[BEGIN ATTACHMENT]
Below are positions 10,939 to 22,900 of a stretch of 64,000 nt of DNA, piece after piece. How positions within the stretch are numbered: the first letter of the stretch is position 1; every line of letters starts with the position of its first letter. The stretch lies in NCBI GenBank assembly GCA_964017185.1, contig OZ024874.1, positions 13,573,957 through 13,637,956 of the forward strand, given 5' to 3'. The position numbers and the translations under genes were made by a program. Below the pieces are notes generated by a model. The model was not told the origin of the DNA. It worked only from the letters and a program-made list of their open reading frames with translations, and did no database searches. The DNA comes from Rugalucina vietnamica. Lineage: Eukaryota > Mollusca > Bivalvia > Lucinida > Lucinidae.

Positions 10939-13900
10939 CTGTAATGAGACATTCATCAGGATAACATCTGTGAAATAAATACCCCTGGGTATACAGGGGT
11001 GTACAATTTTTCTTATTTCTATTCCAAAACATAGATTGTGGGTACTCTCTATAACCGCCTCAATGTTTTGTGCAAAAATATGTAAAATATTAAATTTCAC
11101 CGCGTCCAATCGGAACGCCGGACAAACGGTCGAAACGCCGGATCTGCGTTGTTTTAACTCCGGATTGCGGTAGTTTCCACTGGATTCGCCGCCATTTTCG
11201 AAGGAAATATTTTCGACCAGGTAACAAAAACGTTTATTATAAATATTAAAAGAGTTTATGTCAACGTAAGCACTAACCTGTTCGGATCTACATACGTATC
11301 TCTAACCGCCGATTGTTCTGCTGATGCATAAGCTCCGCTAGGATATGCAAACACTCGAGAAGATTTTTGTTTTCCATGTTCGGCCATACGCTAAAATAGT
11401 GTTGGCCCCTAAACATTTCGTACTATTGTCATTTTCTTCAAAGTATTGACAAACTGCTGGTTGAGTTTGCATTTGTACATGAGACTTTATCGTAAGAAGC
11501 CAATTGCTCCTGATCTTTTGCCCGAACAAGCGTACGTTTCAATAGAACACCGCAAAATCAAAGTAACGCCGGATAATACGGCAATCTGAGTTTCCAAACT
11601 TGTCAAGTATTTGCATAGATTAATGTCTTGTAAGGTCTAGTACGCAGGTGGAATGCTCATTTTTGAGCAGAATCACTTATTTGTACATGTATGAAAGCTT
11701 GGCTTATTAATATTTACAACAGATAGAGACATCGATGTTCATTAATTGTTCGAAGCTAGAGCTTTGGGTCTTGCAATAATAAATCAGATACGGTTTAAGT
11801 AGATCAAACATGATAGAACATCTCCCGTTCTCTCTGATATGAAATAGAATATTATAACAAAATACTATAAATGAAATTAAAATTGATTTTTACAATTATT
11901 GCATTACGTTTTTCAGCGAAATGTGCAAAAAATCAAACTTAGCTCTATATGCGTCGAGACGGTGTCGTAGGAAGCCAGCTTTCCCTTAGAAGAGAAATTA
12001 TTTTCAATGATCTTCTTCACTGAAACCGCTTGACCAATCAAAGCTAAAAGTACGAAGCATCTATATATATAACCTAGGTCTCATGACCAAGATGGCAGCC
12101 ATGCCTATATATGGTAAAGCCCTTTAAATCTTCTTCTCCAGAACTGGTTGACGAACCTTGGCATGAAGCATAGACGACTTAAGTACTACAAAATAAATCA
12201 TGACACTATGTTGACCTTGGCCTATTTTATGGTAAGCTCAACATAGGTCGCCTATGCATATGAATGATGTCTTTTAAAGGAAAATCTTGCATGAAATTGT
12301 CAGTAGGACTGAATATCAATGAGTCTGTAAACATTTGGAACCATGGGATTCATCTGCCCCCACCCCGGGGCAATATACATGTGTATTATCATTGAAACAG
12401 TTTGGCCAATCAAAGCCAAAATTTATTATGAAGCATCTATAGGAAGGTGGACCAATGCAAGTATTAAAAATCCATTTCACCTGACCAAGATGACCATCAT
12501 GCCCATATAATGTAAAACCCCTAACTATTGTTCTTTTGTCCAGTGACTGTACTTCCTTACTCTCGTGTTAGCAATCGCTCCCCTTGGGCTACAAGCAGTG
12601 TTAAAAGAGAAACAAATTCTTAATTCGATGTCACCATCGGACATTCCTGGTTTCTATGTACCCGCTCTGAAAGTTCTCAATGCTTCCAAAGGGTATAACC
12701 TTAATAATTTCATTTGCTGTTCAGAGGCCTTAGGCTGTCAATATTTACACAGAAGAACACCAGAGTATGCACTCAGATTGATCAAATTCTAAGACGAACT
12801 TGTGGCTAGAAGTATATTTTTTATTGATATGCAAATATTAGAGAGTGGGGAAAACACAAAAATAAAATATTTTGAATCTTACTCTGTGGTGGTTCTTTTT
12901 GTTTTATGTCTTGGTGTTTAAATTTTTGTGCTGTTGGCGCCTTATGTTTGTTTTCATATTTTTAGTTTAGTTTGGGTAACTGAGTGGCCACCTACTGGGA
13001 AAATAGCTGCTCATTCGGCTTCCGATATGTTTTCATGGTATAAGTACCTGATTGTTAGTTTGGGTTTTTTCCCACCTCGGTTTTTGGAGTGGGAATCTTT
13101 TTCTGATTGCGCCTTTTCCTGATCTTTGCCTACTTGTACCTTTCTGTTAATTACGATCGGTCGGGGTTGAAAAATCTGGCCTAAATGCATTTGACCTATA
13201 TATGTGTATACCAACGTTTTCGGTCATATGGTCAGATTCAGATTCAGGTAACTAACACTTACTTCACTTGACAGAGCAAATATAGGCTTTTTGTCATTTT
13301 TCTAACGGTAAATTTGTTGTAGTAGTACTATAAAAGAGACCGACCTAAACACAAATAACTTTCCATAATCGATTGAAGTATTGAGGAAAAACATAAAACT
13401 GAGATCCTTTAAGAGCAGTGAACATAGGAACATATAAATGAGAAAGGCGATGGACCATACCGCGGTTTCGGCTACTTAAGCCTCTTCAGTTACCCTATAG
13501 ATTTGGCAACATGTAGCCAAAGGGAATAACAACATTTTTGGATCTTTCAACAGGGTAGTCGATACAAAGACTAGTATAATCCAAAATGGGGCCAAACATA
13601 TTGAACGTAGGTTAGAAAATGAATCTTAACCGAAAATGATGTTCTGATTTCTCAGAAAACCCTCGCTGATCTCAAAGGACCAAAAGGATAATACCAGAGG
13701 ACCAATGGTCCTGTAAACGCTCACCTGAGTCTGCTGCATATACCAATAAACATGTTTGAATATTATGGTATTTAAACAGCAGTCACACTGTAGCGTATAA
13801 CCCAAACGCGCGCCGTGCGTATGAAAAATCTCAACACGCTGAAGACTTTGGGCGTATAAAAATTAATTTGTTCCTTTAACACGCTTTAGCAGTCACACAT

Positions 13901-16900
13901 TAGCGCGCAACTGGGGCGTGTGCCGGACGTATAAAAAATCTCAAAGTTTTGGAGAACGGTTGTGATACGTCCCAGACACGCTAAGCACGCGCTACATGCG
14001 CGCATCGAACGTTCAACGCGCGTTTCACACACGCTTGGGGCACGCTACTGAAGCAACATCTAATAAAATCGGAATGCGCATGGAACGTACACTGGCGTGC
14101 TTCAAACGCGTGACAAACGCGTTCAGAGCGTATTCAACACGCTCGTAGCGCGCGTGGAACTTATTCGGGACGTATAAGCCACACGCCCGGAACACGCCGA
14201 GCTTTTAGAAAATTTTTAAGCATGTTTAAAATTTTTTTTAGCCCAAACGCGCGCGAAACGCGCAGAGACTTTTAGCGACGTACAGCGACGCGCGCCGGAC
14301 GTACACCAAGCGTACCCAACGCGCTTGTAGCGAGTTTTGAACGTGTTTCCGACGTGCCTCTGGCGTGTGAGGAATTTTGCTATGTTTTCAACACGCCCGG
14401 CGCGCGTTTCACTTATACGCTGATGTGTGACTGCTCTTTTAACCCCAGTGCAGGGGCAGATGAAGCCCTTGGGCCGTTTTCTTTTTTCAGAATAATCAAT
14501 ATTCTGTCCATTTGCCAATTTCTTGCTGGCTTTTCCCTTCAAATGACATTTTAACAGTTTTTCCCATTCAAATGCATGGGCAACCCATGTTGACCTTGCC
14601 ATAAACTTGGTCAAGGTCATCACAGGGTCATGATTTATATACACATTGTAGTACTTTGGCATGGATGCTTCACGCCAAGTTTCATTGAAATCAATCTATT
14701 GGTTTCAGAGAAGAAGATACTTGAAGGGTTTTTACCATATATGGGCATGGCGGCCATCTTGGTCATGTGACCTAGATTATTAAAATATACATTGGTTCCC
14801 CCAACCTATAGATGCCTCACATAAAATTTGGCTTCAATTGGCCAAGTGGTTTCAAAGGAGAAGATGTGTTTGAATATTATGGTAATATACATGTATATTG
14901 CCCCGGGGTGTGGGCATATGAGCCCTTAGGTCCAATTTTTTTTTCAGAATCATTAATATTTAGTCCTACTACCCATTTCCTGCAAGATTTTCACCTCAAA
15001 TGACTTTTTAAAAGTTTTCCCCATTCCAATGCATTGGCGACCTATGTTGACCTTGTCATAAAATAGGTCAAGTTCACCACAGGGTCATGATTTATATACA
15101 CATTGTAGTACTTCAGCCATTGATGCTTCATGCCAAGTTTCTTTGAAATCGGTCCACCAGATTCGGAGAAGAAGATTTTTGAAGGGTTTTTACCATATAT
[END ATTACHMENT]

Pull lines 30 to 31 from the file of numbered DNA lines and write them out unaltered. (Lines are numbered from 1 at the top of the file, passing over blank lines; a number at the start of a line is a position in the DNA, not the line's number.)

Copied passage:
13601 TTGAACGTAGGTTAGAAAATGAATCTTAACCGAAAATGATGTTCTGATTTCTCAGAAAACCCTCGCTGATCTCAAAGGACCAAAAGGATAATACCAGAGG
13701 ACCAATGGTCCTGTAAACGCTCACCTGAGTCTGCTGCATATACCAATAAACATGTTTGAATATTATGGTATTTAAACAGCAGTCACACTGTAGCGTATAA